Serves a Crowd

Yotam Ottolenghi's Shakshuka

by:
November 29, 2016
21 Ratings
Photo by Julia Gartland. Prop Stylist: Veronica Olson. Food Stylist: Anna Billingskog.
Author Notes

This shakshuka comes from the inimitable Yotam Ottolenghi and his cookbook Jerusalem (10 Speed Press, 2011). Great for breakfast at dinner or the most comforting brunch ever. Homemade harissa makes it even better. —Food52

Watch This Recipe
Yotam Ottolenghi's Shakshuka
  • Cook time 30 minutes
  • Serves 4
Ingredients
  • 2 tablespoons olive oil
  • 1 teaspoon harissa (homemade, if you'd like)
  • 2 teaspoons tomato paste
  • 2 (2 cups / 300 grams) large red peppers, diced in 1/4-inch pieces
  • 4 cloves garlic, finely chopped
  • 1 teaspoon ground cumin
  • 5 cups (800 grams) very ripe tomatoes, chopped; canned are also fine
  • 4 large eggs, plus 4 egg yolks
  • 1/2 cup (120 grams) labneh or thick yogurt
  • 1 pinch salt
In This Recipe
Directions
  1. In a large frying pan over medium heat, warm the olive oil and then add the harissa, tomato paste, red peppers, garlic, cumin, and 1/2 teaspoon salt. Saute for about 10 minutes, until the peppers soften. Add the tomatoes, bring to a gentle simmer, and cook for another 10 minutes, or until the sauce has thickened.
  2. Make eight little dips in the sauce. Gently break the eggs and carefully pour each int its own dip. Do the same with the yolks, Use a fork to swirl the egg whites a little bit with the sauce, taking care not to break the yolks. Simmer gently for 8 to 10 minutes, until the egg whites are set but the yolks are still running. Remove from the heat, leave for a couple of minutes to settle, then spoon into individual plates. and serve with the labneh or yogurt.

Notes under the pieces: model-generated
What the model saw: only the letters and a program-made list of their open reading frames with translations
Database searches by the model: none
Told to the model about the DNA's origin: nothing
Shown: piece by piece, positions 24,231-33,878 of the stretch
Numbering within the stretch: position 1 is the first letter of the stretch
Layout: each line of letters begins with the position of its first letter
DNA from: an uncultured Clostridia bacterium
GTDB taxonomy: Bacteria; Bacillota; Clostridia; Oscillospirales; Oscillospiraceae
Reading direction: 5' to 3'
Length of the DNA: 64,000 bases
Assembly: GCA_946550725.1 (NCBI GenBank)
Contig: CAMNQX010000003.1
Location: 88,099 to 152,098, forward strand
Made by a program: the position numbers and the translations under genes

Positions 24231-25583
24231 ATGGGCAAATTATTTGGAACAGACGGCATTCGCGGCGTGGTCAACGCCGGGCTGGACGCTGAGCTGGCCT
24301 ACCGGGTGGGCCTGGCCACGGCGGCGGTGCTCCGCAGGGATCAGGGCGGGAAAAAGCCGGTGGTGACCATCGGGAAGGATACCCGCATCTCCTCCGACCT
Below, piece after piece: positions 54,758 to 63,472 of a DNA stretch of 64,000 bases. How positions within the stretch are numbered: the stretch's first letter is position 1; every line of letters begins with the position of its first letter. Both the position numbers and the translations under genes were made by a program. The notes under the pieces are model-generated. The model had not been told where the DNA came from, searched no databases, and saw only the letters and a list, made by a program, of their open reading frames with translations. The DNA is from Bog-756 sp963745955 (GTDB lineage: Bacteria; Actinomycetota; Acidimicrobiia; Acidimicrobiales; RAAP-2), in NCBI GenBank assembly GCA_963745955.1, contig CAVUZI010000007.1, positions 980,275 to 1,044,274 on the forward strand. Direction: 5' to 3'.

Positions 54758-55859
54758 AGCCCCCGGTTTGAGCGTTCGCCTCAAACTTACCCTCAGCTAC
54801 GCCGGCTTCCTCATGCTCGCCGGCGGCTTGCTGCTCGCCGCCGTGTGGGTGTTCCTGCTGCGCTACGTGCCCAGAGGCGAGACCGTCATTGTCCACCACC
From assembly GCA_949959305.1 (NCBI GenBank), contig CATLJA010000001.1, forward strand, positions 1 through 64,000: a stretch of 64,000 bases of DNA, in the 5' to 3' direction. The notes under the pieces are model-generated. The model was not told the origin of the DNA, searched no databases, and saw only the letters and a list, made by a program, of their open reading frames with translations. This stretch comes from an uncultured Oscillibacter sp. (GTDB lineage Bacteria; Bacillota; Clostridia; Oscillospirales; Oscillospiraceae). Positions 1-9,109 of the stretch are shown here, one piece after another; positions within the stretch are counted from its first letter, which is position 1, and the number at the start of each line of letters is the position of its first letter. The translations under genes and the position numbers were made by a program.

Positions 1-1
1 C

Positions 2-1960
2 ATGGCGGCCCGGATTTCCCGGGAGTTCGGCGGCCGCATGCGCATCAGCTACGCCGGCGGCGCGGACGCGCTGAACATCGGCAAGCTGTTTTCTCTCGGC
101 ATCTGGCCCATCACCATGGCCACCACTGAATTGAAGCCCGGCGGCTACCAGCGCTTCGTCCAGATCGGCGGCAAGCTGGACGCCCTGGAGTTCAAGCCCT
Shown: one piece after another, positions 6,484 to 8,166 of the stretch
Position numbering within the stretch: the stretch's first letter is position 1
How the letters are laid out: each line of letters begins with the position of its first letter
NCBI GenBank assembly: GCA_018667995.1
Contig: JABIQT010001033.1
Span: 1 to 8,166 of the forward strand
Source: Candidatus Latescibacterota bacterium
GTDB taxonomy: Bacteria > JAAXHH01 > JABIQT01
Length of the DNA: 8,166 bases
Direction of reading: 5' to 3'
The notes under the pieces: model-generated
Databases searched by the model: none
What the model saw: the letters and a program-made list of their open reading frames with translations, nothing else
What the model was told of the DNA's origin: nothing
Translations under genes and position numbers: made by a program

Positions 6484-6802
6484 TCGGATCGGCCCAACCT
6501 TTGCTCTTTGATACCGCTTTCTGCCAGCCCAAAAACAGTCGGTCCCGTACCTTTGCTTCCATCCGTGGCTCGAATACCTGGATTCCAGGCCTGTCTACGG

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7 Reviews

Barbara J. September 22, 2019
Before I heard of satshuka, I used to do this with left over Ethiopian food. Then when I learned to make Ethiopian food, I did it as a main dish. I do a similar satshuka without bell pepper (a loathed ingredient in my home). Tips for getting the eggs cooked: out a lid on it or tos under broiler.
 
Susan B. April 13, 2019
We enjoyed this dish. However, my eggs were still raw after the 8-10 mins. of simmering called for by the recipe. And I did spoon the sauce up over the whites. After 20 minutes, including turning it up to a higher simmer and using a lid, I went ahead and served it. I think it could have cooked even longer but my wife had to leave. I’ve seen another version where one takes a fork and drags the eggs into the sauce at the end of cooking time which might explain the 4 egg yolks to add a creamier texture. I served it with fresh cauliflower rice cooked with coconut oil, plenty of salt and a small pinch of white pepper. I’ll definitely make it again as it was super easy and different. Next time I’ll allow plenty of time for the eggs to poach. Also, I may add another 1/2 tsp of harissa. 1 tsp. of harissa made for just a mild heat.
 
JESSICA September 19, 2019
I add a full tsp of harissa (we like it spicy) and I usually pass this under the broiler to cook the eggs right. I also add some crumbled feta and sprinkle Za'atar on top at the end.
 
Nancy November 29, 2020
I just make the sauce, of any shakshuka recipe, plate enough for just my husband and myself (that would be half of this recipe) and top with a fried egg. That way I have control on the doneness of the eggs (my husband likes hard yolks, and I like runny). And then I save the rest of the sauce for another meal, and top with fried eggs again. So much easier!
 
melissa December 20, 2016
is there a reason to use 4 eggs + 4 yolks, rather than just 8 eggs?
 
X January 1, 2017
I just used 4 "Happy Eggs" which are huge, and didn't stir them into the sauce but rather poached them. It came out really good.
 
Frank November 11, 2018
I would assume to add a creamy richness without the "egg" flavor.